Wings of Desire
People are distracted by objects of desire,
and afterward repent of the lust they’ve indulged,
because they have indulged with a phantom
and are left even farther from Reality than before.
Your desire for the illusory could be a wing,
by means of which a seeker might ascend to Reality.
When you have indulged a lust, your wing drops off;
you become lame, abandoned by the fantasy.
Preserve the wing and don’t indulge such lust,
so that the wing of desire may bear you to Paradise.
People fancy they are enjoying themselves,
but they are really tearing out their wings
for the sake of an illusion.
We have such a complex relationship with desire. Most of us, brought up in strong Christian traditions, are taught to be deeply suspicious of desire. If we are to steer clear of the road to perdition, then desire is to be quietly dismissed. But this is gross misunderstanding. Even Augustine of Hippo, who has shaped so much of our tradition with respect to sexuality, is famous for the quote: ‘Our hearts are restless until they rest in You.’ What is restlessness if not some form of desire?
This poem by Rumi holds that tension so beautifully. Not only can our desire lead us to destruction, but it is also the vehicle which will take us to Paradise.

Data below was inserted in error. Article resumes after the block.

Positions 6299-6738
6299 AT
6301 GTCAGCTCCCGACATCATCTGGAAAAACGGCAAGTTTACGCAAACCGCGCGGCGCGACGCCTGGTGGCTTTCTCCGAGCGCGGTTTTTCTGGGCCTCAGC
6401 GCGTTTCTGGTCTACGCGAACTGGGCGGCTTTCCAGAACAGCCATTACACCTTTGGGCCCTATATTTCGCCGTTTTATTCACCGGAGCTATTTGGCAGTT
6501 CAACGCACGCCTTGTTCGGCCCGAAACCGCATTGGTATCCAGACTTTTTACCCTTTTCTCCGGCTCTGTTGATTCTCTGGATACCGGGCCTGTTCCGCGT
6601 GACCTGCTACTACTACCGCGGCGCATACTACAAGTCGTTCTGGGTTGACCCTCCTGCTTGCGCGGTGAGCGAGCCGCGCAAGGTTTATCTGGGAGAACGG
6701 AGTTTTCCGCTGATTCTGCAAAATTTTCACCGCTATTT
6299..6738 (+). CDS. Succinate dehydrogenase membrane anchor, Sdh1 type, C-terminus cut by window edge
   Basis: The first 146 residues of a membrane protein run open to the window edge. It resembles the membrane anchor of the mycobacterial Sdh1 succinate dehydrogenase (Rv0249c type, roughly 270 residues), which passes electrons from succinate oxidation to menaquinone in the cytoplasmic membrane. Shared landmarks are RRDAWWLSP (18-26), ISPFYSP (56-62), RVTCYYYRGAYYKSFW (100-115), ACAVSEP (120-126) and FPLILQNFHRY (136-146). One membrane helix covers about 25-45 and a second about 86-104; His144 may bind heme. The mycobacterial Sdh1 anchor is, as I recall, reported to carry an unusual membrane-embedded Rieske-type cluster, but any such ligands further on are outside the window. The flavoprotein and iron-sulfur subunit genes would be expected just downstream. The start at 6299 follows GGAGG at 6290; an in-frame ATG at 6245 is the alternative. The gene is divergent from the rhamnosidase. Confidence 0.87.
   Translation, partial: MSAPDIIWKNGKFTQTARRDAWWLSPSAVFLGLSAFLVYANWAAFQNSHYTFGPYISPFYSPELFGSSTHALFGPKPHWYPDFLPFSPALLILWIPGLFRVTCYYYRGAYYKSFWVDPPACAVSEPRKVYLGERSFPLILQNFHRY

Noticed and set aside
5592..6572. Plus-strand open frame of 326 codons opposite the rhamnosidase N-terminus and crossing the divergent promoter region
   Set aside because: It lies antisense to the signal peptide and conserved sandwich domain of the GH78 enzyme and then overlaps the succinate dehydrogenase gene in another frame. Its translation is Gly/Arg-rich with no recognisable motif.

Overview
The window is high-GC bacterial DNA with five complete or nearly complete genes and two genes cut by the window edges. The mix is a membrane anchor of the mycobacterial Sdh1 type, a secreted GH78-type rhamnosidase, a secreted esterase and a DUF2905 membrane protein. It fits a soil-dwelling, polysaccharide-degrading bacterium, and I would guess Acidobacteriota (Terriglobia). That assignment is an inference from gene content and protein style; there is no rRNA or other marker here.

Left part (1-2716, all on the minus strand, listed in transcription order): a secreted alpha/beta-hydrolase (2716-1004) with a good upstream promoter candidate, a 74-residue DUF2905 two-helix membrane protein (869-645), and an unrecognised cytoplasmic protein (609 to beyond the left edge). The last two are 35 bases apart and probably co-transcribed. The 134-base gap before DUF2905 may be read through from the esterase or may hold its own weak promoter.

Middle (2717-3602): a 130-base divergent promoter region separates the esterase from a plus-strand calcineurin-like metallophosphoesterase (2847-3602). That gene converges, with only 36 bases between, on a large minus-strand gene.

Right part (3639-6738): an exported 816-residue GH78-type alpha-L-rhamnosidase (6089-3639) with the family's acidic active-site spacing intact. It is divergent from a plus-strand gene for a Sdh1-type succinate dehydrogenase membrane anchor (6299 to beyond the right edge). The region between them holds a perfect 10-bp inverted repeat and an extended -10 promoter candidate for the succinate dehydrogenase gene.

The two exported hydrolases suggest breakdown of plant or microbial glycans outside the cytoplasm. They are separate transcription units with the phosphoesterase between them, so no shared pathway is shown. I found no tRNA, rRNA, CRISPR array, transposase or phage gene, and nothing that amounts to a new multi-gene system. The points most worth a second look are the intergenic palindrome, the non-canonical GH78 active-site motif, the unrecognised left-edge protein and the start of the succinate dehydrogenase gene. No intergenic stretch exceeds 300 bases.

In Ignatian spirituality desire is not the problem. It is disordered desire which trips us up. It’s not quite as simple saying the stuff labelled ‘God’ will lead us in the right direction and everything else should be held at arms length. A key tenet of this spirituality is that God can be found in all things.
What matters then, is what happens within me as I interact with this particular person, or job, or object. It requires a habit of reflection; a commitment to noticing my internal response; and a willingness to gently set aside the things that do not lead towards deeper relationship with God.
It isn’t a single choice, but a daily commitment. The process of discernment is never perfect. There is no guarantee that I will not mess up. I take my full self into the process, and as a result I cannot escape my flawed humanity. But with practice, over time, I begin to taste the difference between the sweet nectar of the life giving choice and the saccharine of the illusion.
For anyone wanting to explore more about Ignatian spirituality here are a few suggestions: